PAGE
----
Real Mathematics: Numbers #6

Achtung! Following article contains advertisement for a chocolate company even though I won’t get paid.

How to get the most Milkinis?

Assume that

                – Class has 8 students.

                – All the students adore Milkinis and would do anything to have some.

                – There are 6 Milkinis bars in total.

Rules of the game:

                – 3 tables in the whole classroom named A, B and C.

                – Tables get 1,2 and 3 Milkinis bars in order.

                – On every table each student will get equal share of Milkinis bars. (eg. If there are 4 students on table A, those 4 students will get ¼=0,25 Milkinis bars each.)

                – Ambition is to select the table that has more Milkinis outcome for the student. (eg. While selecting, if student has a chance to get more chocolate from table A, he/she will choose that table.)

Q: Imagine you are one of the 8 students. In order to get the most Milkinis bars, what kind of strategy should you use? (On which turn you should select your table.)


As long as we don’t change the rules or anything, we will be starting the game in the same fashion every single time: First student will select table C, because it will give him/her 3 Milkinis bars which is greater than A’s 1 and B’s 2 bars.

Second student will choose B, so he/she will get 2 bars of Milkinis.


Third one has to choose table C as he/she will get 3/2=1,5 bars of Milkinis. Now we have 1 student sitting in table B, 2 students sitting in table C. A is still empty.


Forth student has 3 identical choices. In all three tables student will be getting same amount of Milkinis bar. (1 Milkinis bar.) Let’s assume forth student selects table B.


Fifth one will get;

1/1=1 bar from table A,

2/3=0,66 from B,

3/3=1 from C. Let’s say the student selects table C.


Sixth student will select table A as it will get him/her a full bar of Milkinis.


Seventh will be selecting table C. Now table C has 4 students and 3 Milkinis bars. Each student here gets ¾=0,75 Milkinis.


Eight student must select table B as each student on table B gets 2/3=0,66 Milkinis.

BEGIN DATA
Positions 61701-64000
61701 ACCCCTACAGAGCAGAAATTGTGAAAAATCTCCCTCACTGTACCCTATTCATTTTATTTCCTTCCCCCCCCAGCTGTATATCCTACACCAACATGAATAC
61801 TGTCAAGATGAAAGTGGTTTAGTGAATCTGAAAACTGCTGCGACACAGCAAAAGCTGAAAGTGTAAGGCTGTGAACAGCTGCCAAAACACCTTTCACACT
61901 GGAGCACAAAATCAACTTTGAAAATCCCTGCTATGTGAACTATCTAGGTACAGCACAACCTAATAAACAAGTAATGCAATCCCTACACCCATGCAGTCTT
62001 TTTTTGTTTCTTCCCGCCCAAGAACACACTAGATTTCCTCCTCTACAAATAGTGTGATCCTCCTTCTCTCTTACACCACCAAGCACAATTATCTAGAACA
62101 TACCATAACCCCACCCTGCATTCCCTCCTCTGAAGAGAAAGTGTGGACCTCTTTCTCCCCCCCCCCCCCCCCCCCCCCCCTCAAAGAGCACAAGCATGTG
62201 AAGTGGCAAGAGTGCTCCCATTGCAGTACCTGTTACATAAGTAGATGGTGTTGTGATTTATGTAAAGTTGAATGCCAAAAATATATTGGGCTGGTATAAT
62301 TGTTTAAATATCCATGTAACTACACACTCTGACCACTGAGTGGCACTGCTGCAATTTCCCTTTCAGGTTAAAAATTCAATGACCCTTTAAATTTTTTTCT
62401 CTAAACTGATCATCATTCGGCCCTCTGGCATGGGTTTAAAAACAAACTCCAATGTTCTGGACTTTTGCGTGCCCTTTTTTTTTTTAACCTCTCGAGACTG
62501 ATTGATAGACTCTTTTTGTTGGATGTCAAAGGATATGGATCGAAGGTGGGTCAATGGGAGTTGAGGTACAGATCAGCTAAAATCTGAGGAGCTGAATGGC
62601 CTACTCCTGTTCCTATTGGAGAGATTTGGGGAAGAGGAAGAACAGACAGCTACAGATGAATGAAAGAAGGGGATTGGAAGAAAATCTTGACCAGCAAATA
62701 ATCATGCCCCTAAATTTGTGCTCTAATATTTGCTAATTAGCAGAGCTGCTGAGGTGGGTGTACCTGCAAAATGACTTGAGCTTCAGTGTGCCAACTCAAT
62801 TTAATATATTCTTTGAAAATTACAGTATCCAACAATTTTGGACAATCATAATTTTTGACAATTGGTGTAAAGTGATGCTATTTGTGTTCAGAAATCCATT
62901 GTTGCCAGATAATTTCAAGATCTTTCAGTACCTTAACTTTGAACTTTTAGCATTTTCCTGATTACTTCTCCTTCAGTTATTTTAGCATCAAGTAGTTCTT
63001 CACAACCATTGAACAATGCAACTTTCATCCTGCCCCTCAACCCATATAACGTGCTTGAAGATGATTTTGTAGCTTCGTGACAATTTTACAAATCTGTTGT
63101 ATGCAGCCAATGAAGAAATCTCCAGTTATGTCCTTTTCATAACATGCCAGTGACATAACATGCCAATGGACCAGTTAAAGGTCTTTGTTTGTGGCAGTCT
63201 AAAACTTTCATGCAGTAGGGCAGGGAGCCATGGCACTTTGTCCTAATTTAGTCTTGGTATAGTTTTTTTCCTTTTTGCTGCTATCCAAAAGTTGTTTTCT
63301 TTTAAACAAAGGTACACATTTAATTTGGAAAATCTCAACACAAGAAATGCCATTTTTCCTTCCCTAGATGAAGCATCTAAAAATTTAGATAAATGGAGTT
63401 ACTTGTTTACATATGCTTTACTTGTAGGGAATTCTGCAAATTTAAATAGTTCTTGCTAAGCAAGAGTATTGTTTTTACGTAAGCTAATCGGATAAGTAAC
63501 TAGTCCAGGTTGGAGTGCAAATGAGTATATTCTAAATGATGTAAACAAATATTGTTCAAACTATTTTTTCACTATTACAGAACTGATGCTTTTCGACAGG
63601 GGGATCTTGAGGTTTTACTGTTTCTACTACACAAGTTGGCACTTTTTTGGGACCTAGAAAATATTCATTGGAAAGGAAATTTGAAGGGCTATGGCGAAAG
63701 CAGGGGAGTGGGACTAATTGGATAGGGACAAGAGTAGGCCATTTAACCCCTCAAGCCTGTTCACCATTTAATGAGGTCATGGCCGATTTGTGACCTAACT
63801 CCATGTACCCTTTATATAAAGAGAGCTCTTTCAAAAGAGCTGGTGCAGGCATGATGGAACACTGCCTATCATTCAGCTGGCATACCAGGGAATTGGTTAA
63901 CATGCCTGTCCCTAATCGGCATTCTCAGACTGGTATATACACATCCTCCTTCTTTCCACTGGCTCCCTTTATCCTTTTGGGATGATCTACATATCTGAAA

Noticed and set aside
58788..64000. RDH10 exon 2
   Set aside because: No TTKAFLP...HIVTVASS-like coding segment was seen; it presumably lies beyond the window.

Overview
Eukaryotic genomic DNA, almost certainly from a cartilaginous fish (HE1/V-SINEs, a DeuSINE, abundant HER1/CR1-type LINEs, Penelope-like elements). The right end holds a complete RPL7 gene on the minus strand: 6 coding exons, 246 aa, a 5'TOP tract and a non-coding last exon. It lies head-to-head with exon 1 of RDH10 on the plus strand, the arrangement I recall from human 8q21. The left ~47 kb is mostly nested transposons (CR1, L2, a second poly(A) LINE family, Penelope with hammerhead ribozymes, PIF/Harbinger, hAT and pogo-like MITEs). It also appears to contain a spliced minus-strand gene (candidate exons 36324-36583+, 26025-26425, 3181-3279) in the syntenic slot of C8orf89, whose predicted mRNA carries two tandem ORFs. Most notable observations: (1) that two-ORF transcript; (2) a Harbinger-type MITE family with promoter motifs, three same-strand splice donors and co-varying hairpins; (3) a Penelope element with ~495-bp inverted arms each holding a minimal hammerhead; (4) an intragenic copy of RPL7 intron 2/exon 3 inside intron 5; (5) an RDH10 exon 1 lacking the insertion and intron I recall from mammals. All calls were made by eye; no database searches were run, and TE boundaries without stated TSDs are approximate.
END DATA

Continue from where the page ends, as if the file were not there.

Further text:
Our game is finished with 1 student sitting at the table A, 3 at B and 4 at C. This would result that students get 1 bar of Milkinis from A, 0,66 from B and 0,75 from C. Student who goes to table A is the clear winners in the situation, who was the sixth choice.

One wonders…

  1. Is there a spot while selecting that guarantees the most chocolate?
  2. Why did I feel the need of using decimal point as using fractions would give me the same amount?
  3. One Milkinis bar has 4 little parts. Which student(s) would get the least Milkinis? How many parts of Milkinis would it be?

History of Decimal Point

In early math education teachers discuss decimal point right after teaching what fractions are. If they both mean the same thing, why do we teach both of them?

At the first sight it looks like a waste of time to show the same thing with two different notations. But in truth fractions and decimal point are both very useful and critical in math. Using decimal point might seem confusing, although when it comes to comparing two or more numbers, decimal point notation is easier to the eye than fractions are. (eg. Comparing 0,66 with 0,60 is easier and faster than comparing 2/3 and 3/5.) Also it takes less time when you write down huge numbers as decimals.

Fractions have a history of at least 4000 years. Decimal point notation is relatively a baby next to fractions. In his book History of Mathematics David E. Smith mentions a priest named Christopher Clavius (1537-1612). According to Smith, Clavius is the first known person who used decimal point systematically. In a book his book Clavius made a table called “Tabula Sinuum” where he wrote down his astronomical calculations in decimal point notation.


In 1492, Francesco Pellos wrote in his arithmetic book that 1/10th of 5836943 makes 583694.3 as shown. Although Pellos wrote the first known decimal point notation in his book, historians of mathematics claim that Clavius should be considered as the inventor of decimal point notation.

M. Serkan Kalaycıoğlu

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